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In this Issue: The Original Four Blasters Reunite. Dave Alvin on: A Pilgrimage to Mississippi, a good will trip to Cambodia, and playing guitar for Sun Records Legends.

Latest news (((cont. from page 1))):  Look for a photo of Dave with the surf band Los Straightjackets in Random Notes in Rolling Stone magazine soon. It will be promoting the new Straightjackets album in which Dave sings lead vocals on one track. -- "Only A Hobo music promotion" in Italy has released a beautiful booklet of Dave Alvin lyrics. The 18 page book is printed in Italian and will be available for only a limited time. Inquire at record.runners@recordrunners.com  -- Incommunicado press (publisher of Dave Alvin's book of poetry) has run into some financial trouble, which raises doubt that they will still be in business when Dave finishes his long awaited second book of poetry. -- Dave has a feature interview in the August 2001 issue of Vintage Guitar magazine. The article is titled "X Blaster, Grammy Winner."
The Blue Shadows -- - The Blue Shadows are currently in the studio recording a full album of songs. The band will be using more instruments in the recordings than are heard in their live show arrangements. Kid Ramos and Gene Taylor will be playing on the album. Guitarist Mad Dog has left the band because of his busy schedule working on movie special effects (most recently the Planet Of The Apes movie).
-- Katy Moffatt's new album due out September 15 on Western Jubilee records includes Katy's a capella version of TEXAS RANGERS. Dave recorded that song last year on Public Domain. --

Ye Olde Blasters
The Original Four Blasters reunite
on stage in Long Beach, California Saturday June 23, 2001

Dave Alvin plays guitar for the
Sun Records legends

7/26/01 Dave Alvin tells the story himself:
Last week I got a phone call from Sonny Burgess.  He says, "Dave I'm playin' in Pasadena (CA) at the Ritz Carlton. Can you come down and be my guitar player." I said, "I'll be there!" He  didn't tell me anything else so I go down to the Ritz Carlton hotel and there are posters everywhere that say 'For PBS American Masters series: The Legacy of Sun Records.' I get up on stage and play the set and I didn't know who the bass player, the harmonica player or who the piano player was, but the drummer was DJ Fontana! And the rhythm guitar player was Jack Clement! (Legendary Sun records producer).
We did about 5 songs and Sonny says "I'd like to get Mr. Sam Phillips up here." Wow! Sam Phillips is here in California? He was here because this was the wrap party for this PBS documentary. Sam got up there and took the mic, said a few words, then sat down right in front of me. For the next 7 songs I was pulling out every Sun Records guitar lick that I knew from the blues stuff, to the country stuff, to the rockabilly stuff.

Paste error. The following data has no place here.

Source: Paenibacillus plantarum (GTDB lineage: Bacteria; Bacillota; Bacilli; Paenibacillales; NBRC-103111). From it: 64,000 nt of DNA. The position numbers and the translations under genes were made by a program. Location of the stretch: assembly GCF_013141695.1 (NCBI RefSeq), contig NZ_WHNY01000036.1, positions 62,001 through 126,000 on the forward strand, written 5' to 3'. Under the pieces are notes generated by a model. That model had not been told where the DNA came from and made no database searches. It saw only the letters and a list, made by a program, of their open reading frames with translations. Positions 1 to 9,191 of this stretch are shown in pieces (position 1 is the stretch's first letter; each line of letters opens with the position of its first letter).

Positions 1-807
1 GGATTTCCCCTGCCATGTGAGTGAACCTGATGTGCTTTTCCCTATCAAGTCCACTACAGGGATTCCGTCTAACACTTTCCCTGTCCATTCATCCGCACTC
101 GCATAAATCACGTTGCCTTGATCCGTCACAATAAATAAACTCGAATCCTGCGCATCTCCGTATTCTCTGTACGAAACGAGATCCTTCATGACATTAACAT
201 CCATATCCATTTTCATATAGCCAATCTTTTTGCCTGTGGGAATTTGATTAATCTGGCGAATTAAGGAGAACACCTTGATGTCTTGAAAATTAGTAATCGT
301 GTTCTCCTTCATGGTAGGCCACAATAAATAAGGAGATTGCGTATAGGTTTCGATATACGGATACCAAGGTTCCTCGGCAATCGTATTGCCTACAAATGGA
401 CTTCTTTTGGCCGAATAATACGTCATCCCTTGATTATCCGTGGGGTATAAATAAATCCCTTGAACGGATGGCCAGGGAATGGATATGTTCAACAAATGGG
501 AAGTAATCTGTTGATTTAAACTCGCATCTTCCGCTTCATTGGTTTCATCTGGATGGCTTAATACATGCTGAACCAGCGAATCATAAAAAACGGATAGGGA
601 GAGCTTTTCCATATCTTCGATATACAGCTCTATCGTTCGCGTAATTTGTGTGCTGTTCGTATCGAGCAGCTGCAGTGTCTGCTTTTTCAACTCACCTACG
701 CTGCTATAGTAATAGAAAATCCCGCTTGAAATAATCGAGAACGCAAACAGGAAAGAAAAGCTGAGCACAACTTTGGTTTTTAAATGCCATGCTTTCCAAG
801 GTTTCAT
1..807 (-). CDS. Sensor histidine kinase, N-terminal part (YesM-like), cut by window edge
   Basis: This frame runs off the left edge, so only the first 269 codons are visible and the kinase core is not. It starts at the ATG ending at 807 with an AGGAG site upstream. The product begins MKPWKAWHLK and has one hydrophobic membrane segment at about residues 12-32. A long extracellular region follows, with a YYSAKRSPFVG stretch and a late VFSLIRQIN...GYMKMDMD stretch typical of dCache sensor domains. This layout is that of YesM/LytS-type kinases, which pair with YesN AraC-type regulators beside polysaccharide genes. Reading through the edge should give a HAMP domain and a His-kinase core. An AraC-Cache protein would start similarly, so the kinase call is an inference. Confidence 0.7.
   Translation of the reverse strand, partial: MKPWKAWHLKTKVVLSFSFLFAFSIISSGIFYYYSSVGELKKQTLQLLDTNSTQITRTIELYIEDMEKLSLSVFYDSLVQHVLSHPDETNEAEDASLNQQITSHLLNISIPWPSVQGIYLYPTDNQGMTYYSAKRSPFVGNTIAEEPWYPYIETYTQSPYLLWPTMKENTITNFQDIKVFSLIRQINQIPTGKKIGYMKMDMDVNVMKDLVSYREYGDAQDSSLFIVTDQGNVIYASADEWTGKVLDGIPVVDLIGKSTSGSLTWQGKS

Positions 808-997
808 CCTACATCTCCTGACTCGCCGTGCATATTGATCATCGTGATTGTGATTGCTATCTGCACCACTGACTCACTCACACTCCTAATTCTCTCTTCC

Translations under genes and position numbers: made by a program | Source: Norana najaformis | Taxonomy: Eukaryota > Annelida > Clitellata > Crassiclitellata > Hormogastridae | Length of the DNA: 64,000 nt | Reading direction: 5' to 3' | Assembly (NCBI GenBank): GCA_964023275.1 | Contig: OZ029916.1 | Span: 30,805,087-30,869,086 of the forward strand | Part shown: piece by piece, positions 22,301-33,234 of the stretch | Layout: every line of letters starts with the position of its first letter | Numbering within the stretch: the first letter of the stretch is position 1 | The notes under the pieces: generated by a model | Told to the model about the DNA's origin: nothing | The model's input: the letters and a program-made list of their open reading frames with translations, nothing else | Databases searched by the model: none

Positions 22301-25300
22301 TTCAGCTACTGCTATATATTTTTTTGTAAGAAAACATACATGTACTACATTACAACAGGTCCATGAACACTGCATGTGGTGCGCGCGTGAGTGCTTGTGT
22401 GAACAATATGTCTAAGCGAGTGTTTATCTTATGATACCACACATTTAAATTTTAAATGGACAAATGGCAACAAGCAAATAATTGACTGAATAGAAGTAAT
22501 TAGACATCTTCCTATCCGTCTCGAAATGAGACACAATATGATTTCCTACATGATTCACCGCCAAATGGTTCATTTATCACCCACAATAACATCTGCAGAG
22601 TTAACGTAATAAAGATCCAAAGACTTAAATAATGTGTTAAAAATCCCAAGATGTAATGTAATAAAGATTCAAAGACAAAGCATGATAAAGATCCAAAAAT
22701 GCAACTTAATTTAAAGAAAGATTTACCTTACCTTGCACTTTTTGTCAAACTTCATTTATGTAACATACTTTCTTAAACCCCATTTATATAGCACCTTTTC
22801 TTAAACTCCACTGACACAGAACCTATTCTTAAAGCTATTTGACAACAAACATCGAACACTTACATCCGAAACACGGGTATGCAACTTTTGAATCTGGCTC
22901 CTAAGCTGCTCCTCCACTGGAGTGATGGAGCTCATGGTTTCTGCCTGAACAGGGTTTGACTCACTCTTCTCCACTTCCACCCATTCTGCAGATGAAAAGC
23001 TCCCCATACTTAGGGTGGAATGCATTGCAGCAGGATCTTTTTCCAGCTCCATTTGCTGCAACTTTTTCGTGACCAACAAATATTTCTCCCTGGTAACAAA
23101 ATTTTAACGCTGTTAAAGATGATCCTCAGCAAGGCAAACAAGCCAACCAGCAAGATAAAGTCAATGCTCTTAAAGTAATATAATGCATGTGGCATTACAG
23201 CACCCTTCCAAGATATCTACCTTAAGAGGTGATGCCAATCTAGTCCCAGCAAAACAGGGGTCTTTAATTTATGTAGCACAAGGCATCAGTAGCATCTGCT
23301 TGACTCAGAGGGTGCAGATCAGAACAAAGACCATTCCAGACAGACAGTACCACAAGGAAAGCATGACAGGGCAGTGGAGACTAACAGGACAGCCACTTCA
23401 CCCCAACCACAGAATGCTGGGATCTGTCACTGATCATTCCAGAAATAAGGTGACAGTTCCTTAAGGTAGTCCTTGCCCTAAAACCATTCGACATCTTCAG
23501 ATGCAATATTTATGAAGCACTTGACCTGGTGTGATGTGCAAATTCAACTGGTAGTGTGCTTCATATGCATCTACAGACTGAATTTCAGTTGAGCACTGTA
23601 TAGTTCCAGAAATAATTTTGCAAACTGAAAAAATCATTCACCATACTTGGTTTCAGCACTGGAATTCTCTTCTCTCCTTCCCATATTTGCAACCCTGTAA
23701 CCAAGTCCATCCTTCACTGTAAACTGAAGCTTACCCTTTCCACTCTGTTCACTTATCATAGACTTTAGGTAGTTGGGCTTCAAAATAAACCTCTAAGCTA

When we finished, I went behind the stage to put my stuff away and I heard a voice say, "Where you goin'? Where you goin'?" I turn around and it's Sam Phillips! He goes, "Boy, you got the feel. I haven't heard anyone playing guitar like that in a long time." I was like, "Tha-tha-tha-thank you Mr. Ph-Ph-Ph-Phillips (shaking)." That was just it! Oh! I was so nervous. I had to tell him that -- when he said in Rolling Stone years ago (1986) that he liked Bruce Springsteen, Merle Haggard, and the Blasters -- that was it for

Dave Alvin Pilgrimage to Mississippi

Dave at Elmore James' grave.

We drove to where "The Southern crosses the yellow Dog" (two railroad lines) and there was nothing there. (Ed. - This location is ground zero for bringing blues to the masses. In 1903 W.C. Handy was in Tutwiler, Mississippi and heard an itinerant musician playing a guitar with a knife blade singing "Going where the Southern crosses the Yellow Dog." In 1909, Handy used that line and the singer's style to write the break-through blues song MEMPHIS BLUES.)
We saw a lot of graves. Sonny Boy Williamson's was on the outskirts of a town and it was amazing. Elmore James's grave is in a cemetery behind a church in the woods in a really beautiful, peaceful place. Also we saw Mississippi Fred McDowell's, and Ishman Bracey's - he is one of my favorite old blues men. He had a beautiful headstone. My favorite was seeing Charlie Patton's grave. The wind was howling and the sun was going down. That was just amazing.  The last grave we visited was Gus Cannon's. Every grave I visited, I left a guitar pick. It's a tourist kind of thing - but it meant something to me.
This trip for me was like going to the holy land. Some of it was visually beautiful and some of it bleak. There is a sadness when you drive down a street like Fanin in Jackson, Beale Street in Memphis, or downtown Helena. Because so much has changed since agribusiness took over. The towns are dead. They have nice old downtowns but they are boarded up. But I finally made my pilgrimage to Mecca. 


Bobby Lloyd Hicks photo gallery  --  March 2001
Dave Alvin and the Guilty Men European Tour

Bobby Lloyd:  The gray poster (far left) is from Madrid, the white one (center) is from Italy. This poster was used for all the Italian dates. You'll notice the date is March 15th: The Ides Of March. Ironically, we played in Rome the night before and left the next morning for this gig in Sarzana. As we were leaving the city Dave commented, "This is probably a good day to get out of Rome."

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